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144/09 22 December 2009
Following the Supreme Court's judgment last month, the OFT has today announced its next steps in securing changes to unarranged overdraft charges and the wider personal current account market.
The Supreme Court found that unarranged overdraft charging terms in the contracts considered are not assessable in full under the Unfair Terms in Consumer Contract Regulations 1999 ('UTCCRs').
After detailed consideration of the judgment and of the various options available to it, the OFT has concluded that any investigation it were to continue into the fairness of current unarranged overdraft charging terms under the UTCCRs would have a very limited scope and low prospects of success. Given this, it has decided against taking forward such an investigation.
The OFT nevertheless continues to have significant concerns about the operation of the market for personal current accounts. Despite some recent and planned improvements by banks, particularly around transparency and customer switching, it believes fundamental changes are still required for the market to work in the best interests of bank customers. Banks earn around a third of their personal current account revenues from unarranged overdraft charges that are difficult to understand, not transparent and not subject to effective consumer control.
A number of options are available to secure the changes that the OFT wants to see, ranging from voluntary action to legislative change. The OFT will now discuss these issues intensively with banks, consumer groups and other organisations, with the aim of reporting on progress by the end of March 2010.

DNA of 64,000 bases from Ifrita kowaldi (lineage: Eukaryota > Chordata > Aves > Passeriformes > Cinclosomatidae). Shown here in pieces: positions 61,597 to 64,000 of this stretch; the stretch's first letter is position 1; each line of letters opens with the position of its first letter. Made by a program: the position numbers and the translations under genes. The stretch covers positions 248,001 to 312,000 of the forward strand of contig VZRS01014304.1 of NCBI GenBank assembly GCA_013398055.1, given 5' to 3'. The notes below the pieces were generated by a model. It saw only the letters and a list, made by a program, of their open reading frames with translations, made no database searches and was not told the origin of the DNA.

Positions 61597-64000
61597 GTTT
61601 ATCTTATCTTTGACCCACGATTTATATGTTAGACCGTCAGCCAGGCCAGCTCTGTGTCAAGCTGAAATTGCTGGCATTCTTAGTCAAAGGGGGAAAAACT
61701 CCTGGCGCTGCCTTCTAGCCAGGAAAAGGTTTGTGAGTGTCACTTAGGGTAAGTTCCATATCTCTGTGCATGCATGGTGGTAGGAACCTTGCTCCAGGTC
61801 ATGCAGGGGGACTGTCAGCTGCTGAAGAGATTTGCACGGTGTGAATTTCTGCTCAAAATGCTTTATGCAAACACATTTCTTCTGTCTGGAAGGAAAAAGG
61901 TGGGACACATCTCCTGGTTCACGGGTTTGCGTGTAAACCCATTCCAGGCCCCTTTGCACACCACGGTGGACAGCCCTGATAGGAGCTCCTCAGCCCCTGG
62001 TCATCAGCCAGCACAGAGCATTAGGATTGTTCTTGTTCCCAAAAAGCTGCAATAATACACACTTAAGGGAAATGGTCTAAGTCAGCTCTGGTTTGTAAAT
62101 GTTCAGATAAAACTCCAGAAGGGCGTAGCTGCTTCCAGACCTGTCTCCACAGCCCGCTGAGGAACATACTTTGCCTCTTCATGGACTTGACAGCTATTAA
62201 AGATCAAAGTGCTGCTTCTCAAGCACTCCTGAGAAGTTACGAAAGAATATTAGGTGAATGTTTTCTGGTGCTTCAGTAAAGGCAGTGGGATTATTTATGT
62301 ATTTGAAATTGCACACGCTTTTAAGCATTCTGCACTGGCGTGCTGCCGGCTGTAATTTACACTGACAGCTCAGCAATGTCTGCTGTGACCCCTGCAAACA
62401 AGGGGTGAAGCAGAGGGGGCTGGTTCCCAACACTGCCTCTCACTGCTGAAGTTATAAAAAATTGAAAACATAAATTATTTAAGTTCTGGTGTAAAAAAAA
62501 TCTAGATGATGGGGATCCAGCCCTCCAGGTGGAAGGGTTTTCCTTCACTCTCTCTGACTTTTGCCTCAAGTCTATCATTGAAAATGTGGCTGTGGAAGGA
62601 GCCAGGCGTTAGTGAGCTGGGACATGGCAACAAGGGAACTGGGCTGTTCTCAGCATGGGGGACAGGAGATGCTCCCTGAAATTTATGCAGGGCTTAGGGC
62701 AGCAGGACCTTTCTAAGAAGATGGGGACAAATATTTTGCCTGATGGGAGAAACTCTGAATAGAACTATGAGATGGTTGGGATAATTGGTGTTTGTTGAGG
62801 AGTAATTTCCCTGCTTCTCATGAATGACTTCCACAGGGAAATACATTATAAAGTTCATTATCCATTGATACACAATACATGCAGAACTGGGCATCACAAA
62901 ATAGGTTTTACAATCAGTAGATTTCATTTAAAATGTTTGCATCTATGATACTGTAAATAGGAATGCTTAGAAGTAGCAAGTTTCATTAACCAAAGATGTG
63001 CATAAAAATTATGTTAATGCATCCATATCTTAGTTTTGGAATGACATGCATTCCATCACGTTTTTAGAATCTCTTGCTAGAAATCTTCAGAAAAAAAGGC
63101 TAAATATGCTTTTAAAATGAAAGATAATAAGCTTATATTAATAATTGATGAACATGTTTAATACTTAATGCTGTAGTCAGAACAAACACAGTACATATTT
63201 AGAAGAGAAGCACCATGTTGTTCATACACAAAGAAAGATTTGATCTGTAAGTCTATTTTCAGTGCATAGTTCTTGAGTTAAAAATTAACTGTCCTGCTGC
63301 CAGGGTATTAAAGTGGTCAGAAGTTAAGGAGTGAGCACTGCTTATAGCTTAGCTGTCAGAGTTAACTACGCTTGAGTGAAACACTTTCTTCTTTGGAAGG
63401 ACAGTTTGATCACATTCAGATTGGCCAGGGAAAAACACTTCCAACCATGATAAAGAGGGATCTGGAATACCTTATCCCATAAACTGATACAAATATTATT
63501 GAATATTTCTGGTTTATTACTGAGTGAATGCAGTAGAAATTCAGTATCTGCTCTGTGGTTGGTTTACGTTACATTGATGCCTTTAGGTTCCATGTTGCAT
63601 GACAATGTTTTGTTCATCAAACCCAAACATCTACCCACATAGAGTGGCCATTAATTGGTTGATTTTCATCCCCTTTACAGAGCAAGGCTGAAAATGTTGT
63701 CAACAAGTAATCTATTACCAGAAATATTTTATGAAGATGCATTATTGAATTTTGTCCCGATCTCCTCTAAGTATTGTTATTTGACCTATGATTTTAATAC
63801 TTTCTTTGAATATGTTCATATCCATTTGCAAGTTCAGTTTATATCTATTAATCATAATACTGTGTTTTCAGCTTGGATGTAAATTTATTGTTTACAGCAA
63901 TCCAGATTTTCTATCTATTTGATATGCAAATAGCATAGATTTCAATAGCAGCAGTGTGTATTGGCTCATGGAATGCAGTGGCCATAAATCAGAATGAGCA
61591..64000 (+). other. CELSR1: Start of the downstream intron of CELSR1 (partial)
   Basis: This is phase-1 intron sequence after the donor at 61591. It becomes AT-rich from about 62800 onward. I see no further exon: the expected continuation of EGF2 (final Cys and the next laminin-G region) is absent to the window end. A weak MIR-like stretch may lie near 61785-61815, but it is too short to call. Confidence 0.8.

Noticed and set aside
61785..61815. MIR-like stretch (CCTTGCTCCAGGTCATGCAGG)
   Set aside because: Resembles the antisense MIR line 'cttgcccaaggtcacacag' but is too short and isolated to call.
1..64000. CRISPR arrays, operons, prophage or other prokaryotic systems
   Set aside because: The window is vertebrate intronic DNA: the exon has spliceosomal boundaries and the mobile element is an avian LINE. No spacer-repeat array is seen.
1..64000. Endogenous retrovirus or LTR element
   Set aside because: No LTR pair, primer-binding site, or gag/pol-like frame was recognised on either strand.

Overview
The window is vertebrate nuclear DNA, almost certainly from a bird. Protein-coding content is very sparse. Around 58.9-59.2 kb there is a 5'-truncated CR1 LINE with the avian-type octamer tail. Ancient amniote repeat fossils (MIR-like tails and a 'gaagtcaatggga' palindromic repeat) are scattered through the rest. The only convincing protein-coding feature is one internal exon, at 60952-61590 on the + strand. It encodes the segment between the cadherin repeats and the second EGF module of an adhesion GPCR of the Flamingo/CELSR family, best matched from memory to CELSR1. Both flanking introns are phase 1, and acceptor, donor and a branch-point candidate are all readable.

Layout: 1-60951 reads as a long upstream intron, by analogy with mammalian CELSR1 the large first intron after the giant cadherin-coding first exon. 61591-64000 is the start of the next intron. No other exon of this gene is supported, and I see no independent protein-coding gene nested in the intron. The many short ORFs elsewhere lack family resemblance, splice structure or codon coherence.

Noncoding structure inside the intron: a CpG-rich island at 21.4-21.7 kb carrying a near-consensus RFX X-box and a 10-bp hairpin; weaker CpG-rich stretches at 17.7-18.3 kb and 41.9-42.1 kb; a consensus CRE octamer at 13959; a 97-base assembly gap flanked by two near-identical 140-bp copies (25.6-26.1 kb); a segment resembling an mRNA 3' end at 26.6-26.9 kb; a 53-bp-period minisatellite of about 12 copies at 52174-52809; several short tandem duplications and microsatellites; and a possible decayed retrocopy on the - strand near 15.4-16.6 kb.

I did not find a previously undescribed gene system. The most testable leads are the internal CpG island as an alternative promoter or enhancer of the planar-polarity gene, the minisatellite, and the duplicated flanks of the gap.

The OFT's decision not to continue its investigation into banks' unarranged overdraft charging terms under the UTCCRs as a result of the Supreme Court judgment followed extensive consideration of the issues including discussions with consumer groups, campaigners, banks, the Government, the Financial Services Authority and Financial Ombudsman Service.
Consumers with complaints about bank charges should look at advice available from the FSA and FOS on their websites.
John Fingleton, OFT Chief Executive, said:
'The Supreme Court judgment was not the outcome we had hoped for and was disappointing for many bank customers.
'Having now considered in detail all the options available to us in light of the judgment, we have decided not to continue what would be a narrow investigation with limited prospects of success.
'But we remain deeply concerned that the market for personal current accounts is not working well for consumers and does not give banks sufficient incentives to compete.
'We are committed to securing significant changes to unarranged overdraft charges going forward, whether through voluntary agreement with the banks or by other means. Customers can play their part by looking for value for money and switching accounts if necessary.'
NOTES TO EDITORS:
1. Download a document setting out the reasons for the OFT's decision (pdf 135kb).
2. The OFT announced an investigation under the UTCCRs into the fairness of terms for unarranged overdraft charges in March 2007. It agreed to bring a test case with seven banks and one building society - Abbey National plc, Barclays Bank plc, Clydesdale Bank plc, HSBC Bank plc, Lloyds Banking Group plc (including HBOS), Royal Bank of Scotland Group plc and Nationwide Building Society - on whether the terms of unarranged overdraft charges are exempt from an assessment of fairness under the UTCCRs, with a litigation agreement requiring each side to bear their own costs. The High Court and Court of Appeal found in favour of the OFT and found that the terms did not fall within the exemption. The Supreme Court on 27 November overturned these previous judgments. For more information on the investigation see Personal banking - current accounts.
3. The OFT published its market study into Personal Current Accounts in July 2008 and published a follow-up report in October 2009. For more information see Personal banking - current accounts.
5. On 9 December 2009, in its Pre-Budget Report, the government noted that it "will take action to deliver change if a voluntary approach does not result in a fair outcome for consumers." (p.57). HM Treasury website.
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